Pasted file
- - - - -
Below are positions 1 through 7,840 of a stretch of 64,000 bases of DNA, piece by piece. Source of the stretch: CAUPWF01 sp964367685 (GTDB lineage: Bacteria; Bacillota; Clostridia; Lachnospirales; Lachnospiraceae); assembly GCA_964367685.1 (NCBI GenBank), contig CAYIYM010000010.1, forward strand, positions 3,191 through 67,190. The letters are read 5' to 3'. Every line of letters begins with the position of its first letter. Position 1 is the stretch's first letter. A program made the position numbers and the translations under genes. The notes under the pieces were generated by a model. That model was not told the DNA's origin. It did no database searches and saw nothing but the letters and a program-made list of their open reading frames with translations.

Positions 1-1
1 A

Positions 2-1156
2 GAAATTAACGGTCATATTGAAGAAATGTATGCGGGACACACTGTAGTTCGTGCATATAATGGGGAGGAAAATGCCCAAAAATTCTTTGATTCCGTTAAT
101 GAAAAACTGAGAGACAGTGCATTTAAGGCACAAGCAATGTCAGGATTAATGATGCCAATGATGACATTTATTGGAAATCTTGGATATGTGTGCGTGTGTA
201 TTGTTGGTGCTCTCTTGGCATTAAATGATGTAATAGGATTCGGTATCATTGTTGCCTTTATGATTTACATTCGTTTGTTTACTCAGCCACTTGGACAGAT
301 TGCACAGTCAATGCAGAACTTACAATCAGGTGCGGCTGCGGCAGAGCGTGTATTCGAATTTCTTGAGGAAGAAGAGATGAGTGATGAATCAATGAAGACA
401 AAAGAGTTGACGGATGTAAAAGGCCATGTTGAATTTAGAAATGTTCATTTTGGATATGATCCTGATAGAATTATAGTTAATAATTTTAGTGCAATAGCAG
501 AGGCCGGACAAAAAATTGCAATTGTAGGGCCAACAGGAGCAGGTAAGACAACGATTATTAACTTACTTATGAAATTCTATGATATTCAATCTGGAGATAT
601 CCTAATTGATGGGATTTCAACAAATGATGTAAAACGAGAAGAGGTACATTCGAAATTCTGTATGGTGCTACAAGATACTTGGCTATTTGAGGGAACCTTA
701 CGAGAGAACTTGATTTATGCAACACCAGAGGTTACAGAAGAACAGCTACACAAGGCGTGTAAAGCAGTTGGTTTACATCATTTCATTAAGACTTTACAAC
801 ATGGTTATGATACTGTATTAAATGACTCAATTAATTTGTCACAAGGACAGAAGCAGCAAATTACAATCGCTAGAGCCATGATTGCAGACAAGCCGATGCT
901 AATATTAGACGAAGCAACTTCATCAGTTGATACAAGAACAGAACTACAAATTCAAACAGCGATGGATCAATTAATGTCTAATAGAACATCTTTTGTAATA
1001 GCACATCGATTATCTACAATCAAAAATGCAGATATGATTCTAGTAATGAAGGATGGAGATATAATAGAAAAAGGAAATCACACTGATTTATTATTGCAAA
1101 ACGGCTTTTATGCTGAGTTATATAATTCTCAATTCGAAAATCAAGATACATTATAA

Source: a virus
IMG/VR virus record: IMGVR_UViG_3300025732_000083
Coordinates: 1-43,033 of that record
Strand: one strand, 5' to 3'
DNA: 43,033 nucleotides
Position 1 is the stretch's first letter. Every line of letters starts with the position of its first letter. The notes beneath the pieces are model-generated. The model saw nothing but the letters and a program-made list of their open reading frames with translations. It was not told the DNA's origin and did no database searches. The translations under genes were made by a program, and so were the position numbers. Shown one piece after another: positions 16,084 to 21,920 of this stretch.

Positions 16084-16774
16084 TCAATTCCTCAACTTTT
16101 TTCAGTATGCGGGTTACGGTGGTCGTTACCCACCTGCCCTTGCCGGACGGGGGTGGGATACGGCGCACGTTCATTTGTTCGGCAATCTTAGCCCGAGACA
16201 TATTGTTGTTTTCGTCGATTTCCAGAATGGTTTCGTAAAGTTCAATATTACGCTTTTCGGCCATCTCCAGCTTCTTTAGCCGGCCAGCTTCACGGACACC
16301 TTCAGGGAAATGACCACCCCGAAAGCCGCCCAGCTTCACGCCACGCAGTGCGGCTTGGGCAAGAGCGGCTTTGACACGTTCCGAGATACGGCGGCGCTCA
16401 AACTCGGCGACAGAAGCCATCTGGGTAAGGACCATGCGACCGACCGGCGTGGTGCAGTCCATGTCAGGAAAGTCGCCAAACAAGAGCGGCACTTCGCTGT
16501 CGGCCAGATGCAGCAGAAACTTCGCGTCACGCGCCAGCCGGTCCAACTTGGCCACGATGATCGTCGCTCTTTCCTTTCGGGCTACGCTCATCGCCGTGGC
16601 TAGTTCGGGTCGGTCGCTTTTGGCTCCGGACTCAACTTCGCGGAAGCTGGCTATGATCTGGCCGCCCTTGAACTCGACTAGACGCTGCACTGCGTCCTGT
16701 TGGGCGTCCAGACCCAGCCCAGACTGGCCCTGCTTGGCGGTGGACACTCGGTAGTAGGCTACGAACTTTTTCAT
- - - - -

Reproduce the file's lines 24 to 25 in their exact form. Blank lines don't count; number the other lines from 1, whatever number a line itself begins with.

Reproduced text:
16084 TCAATTCCTCAACTTTT
16101 TTCAGTATGCGGGTTACGGTGGTCGTTACCCACCTGCCCTTGCCGGACGGGGGTGGGATACGGCGCACGTTCATTTGTTCGGCAATCTTAGCCCGAGACA